Trouble Abroad

FairWinds Partners —  December 5, 2012

It can be a scary world out there in cyberspace, even for big companies with ample resources. Just ask the likes of Google, Yahoo!, Microsoft and others, who recently saw their domain names ending in .RO, the Romanian ccTLD, hacked. The attack, which hijacked the DNS records of the domain names and pointed them to a server in the Netherlands, came less than a week after Eboz, a little-known hacker group out of Turkey, attacked these and other companies’ .PK (Pakistan) domain names in mid-November.

In other words, November wasn’t a great month for ccTLD domain names in terms of security. In addition to the .RO and .PK hacks, Network World reported that .EU gained popularity among hackers and cybercriminals as a target for attacks and other malicious activities in November as well.

Registering domain names in ccTLDs has long been a bit of a gamble for corporations. On one hand, maintaining a digital presence in key country spaces is important, but on the other hand, certain ccTLDs have a history of being vulnerable to cyber attacks, hacks, malware and other threats. Of course, some ccTLDs, like .UK, .JP and .DE are run more securely and pose much less of a risk (as we discussed in an earlier blog post), but many ccTLDs are not run in a very stable and secure manner, and therefore are vulnerable to attacks or other kinds of disruptions, causing sites to go down.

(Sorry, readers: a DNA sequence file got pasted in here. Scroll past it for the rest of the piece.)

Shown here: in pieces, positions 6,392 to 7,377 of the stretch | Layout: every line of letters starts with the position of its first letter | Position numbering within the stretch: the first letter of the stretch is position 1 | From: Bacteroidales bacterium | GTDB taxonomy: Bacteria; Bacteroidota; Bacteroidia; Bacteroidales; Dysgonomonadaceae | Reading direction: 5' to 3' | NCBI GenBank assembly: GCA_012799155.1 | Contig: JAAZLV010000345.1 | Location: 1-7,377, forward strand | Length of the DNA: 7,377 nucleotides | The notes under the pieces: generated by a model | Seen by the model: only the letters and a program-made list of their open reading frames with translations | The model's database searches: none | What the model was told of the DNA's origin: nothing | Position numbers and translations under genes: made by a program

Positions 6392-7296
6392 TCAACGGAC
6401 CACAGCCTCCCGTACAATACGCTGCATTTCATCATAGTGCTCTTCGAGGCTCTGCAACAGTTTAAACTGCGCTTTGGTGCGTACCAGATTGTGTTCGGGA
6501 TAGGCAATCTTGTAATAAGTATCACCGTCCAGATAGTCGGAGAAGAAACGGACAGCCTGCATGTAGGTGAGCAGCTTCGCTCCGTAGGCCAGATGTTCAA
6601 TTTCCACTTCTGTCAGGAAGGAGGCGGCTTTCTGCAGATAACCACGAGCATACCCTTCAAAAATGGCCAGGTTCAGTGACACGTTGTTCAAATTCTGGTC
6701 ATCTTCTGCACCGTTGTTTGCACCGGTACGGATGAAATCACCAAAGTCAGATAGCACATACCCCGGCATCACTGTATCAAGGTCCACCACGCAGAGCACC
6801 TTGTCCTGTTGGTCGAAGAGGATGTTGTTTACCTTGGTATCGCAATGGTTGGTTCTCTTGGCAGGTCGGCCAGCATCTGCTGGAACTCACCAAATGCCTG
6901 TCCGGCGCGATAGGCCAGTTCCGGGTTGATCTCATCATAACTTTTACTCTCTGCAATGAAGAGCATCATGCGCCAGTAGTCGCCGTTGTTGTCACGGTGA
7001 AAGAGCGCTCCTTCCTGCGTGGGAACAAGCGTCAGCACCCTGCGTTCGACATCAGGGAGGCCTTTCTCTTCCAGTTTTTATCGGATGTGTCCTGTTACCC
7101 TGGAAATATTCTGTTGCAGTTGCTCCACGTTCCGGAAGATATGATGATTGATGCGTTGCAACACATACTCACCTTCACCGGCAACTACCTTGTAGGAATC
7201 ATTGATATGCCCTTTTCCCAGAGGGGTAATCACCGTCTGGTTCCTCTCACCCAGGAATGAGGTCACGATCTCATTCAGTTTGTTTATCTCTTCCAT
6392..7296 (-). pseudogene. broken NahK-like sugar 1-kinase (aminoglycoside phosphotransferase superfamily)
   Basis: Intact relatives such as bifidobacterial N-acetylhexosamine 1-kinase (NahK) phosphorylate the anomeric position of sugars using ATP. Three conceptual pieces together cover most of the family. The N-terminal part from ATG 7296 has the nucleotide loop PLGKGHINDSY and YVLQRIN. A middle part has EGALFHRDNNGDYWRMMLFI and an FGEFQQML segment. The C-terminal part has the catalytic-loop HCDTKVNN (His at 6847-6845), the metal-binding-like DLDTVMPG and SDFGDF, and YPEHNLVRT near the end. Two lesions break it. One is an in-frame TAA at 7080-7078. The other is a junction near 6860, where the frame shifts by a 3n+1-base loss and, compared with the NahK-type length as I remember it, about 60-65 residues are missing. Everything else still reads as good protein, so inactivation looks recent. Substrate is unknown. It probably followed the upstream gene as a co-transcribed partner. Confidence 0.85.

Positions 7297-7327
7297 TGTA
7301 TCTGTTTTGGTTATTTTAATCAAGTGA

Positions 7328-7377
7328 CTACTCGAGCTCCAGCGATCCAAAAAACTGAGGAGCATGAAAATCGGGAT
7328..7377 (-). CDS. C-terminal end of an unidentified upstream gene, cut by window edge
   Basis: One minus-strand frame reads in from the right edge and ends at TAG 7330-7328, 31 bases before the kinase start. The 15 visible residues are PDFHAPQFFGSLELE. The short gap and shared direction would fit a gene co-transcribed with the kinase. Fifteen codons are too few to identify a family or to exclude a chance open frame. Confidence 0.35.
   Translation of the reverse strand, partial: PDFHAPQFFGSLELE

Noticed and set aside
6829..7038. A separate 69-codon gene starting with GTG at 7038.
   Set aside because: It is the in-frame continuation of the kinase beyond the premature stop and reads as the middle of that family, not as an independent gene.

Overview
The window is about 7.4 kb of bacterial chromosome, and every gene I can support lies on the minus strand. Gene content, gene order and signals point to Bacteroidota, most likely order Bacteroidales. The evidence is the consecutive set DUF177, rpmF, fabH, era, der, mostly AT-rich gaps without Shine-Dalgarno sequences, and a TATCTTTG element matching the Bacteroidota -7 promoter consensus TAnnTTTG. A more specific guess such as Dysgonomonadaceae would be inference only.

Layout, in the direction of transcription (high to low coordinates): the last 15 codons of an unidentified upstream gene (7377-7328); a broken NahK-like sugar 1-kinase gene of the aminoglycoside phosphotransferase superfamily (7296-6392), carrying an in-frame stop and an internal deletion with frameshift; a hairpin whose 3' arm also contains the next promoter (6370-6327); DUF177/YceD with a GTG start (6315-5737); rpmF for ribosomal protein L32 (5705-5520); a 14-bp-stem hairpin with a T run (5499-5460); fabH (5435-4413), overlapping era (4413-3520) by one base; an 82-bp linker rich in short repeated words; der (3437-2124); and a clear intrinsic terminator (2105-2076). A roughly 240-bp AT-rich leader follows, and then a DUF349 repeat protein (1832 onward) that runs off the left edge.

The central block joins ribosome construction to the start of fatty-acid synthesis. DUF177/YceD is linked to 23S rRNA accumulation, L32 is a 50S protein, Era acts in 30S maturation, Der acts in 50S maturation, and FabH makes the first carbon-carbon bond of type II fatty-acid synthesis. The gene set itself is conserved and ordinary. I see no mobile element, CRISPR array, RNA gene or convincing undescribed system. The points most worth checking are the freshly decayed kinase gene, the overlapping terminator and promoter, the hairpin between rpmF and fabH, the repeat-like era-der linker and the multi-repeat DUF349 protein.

So what does all of this have to do with new gTLDs? This blog is, after all, called gTLD Strategy, not ccTLD Strategy. Well, for many brand owners, one of the perks of applying for one or more new gTLDs was the ability to potentially move away from risky, insecure ccTLDs, and instead move their international sites under their own gTLDs. So as opposed to Google.ro or Yahoo.pk, companies may opt to use Romania.Google or PK.Yahoo, which they will have much more control over in terms of security.

There is a slight obstacle: in Specification 5 of the sample Registry Agreement provided in the New gTLD Applicant Guidebook, gTLD operators are required to initially reserve two-character labels as well as country and territory names. The good news is, gTLD owners can go through an administrative procedure to release these names in order to use them once their gTLDs are up and running.

This requirement should not derail brand owners who applied for new gTLDs from working to launch their new gTLDs soon – the bottom line here is that new gTLDs offer brand owners a great opportunity to move away from the potentially vulnerable world of ccTLDs while still offering geographically specific and unique content to their consumers around the world.